Unexpected mutations of certain DNA parts might trigger a cancer

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It seems that the scientists have taken an important and huge step towards the discovery of how mutations might be a cause to certain cancer varieties. This new discovery actually shows that the DNA repair might be blocked in the important genome parts, which ultimately leads to a development of cancer.

Although you might know that the DNA mutations are the cause of cancer, not every mutation leads to the cancer development as such errors in the genome can be repaired by various cell mechanisms. How can we differ which of the mutations lead to the cancer development and which not?

Scientists are now a one step closer to solving the mystery, as the recent discovery has shown an unexpected link between the mutations present in the frequently overlooked genome regions and certain cancer types. More than 20 million specimen of mutations, harvested from thousands of tumours, have been studied by a team from the University of New South Wales Faculty of Medicine in Australia. They have discovered that the DNA repair is blocked in the specific genome regions which are known as the gene promoters and that such discovery applies to many cancer types, especially the skin cancers.

These regions are often overlooked by the scientists who are researching the cancer-causing mutations as they don’t code for anything, but are actually influential as they control the on & off gene switch. Since these genome parts influence the cell function, the mutations in this are particularly damaging and this team has found that they’re quite common in certain cancer types. The DNA in our cells is being constantly repaired from the potentially harmful mutations thanks to the various cell mechanism that protect us. The damage and repair process is normal on the daily basis as the exposure to some common things such as cigarette smoke or UV rays causes mutations which are almost momentarily repaired.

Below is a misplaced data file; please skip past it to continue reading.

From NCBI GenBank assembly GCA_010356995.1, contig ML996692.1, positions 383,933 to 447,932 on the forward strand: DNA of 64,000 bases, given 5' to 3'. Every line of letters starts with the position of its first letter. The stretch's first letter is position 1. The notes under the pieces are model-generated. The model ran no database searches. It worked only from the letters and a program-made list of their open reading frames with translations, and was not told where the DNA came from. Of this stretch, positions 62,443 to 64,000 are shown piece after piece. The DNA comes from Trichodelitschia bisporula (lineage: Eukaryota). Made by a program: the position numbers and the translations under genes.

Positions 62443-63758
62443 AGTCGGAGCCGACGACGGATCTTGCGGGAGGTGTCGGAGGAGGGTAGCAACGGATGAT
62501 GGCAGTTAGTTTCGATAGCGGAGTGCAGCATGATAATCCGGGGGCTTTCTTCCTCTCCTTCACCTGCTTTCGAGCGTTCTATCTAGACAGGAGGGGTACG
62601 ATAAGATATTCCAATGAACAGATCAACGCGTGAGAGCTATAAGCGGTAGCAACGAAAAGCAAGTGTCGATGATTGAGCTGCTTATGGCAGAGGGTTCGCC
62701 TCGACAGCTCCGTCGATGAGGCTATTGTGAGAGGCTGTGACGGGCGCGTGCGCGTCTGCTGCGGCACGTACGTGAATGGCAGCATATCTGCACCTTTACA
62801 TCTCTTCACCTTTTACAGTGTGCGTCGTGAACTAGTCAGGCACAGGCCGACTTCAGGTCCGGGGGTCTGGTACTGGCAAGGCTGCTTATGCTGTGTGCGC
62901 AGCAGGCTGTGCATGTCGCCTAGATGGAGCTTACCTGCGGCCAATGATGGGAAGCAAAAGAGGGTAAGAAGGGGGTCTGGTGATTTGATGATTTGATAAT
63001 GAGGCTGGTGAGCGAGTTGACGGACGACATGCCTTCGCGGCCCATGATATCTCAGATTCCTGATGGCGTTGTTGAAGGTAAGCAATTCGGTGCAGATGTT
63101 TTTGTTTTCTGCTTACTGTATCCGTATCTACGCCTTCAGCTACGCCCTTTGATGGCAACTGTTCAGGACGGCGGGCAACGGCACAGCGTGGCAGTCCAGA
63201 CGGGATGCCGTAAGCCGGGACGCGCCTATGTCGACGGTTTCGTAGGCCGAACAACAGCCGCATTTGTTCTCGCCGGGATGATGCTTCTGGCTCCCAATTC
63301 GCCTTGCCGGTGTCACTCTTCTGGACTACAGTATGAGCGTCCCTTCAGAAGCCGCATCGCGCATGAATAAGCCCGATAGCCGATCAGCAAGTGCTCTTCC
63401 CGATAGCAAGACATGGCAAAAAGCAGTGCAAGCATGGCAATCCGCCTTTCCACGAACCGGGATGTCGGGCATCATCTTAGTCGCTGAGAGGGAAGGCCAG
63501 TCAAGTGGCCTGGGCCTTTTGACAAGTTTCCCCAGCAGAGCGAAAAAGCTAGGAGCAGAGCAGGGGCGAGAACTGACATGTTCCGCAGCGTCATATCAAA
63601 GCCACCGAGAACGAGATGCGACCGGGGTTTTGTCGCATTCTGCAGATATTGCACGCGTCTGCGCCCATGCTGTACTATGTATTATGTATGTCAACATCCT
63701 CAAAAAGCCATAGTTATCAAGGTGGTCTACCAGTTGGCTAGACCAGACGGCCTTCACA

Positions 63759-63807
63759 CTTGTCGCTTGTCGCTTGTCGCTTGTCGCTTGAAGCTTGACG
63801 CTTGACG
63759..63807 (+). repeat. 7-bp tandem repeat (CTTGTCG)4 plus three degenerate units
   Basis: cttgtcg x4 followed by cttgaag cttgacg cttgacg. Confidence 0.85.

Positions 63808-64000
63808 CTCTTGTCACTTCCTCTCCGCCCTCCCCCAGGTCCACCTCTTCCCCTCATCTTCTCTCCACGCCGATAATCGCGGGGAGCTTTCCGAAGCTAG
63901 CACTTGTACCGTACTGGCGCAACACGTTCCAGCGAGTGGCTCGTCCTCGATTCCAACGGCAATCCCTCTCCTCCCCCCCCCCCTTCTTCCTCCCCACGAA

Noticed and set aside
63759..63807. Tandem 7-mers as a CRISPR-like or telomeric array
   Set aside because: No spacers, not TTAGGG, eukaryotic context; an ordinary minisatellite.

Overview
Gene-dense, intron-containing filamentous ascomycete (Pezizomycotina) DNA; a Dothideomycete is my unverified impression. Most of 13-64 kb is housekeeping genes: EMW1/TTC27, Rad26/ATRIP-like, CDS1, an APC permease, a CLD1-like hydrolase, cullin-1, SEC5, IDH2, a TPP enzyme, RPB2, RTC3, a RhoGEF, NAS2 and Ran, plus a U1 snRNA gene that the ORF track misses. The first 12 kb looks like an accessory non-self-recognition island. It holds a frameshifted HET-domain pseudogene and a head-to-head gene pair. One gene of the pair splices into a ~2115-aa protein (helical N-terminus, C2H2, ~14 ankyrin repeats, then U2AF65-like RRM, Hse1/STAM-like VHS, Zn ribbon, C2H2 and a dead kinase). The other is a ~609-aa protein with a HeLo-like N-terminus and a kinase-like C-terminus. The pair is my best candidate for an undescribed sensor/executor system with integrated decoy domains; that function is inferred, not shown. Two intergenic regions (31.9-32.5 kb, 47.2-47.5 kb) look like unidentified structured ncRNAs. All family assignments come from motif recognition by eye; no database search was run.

The discovery of the UNSW Medicine researchers suggests that the mutations of the promoter region might prevent the repair mechanisms by blocking the area which controls the gene expression of such mechanism. The team believes that this specific region could have a significant role in the development of various cancer types and could explain why the normal DNA repair system doesn’t prevent the tumour formation. This could eventually lead to the discovery of cancer development in earlier stages, when it’s possible to apply the specific and successful treatment.

At the moment, the researchers know that one promoter mutation, which is a part of TERT gene, can contribute to the cancer development. In comparison, many genes in our cells are known to cause the cancerous process due to the mutation of the normal cells. The researchers from UNSW of Medicine hope that this will change soon and that their research could be only a start of something big. The research has been presented and featured in the recent edition of Nature.

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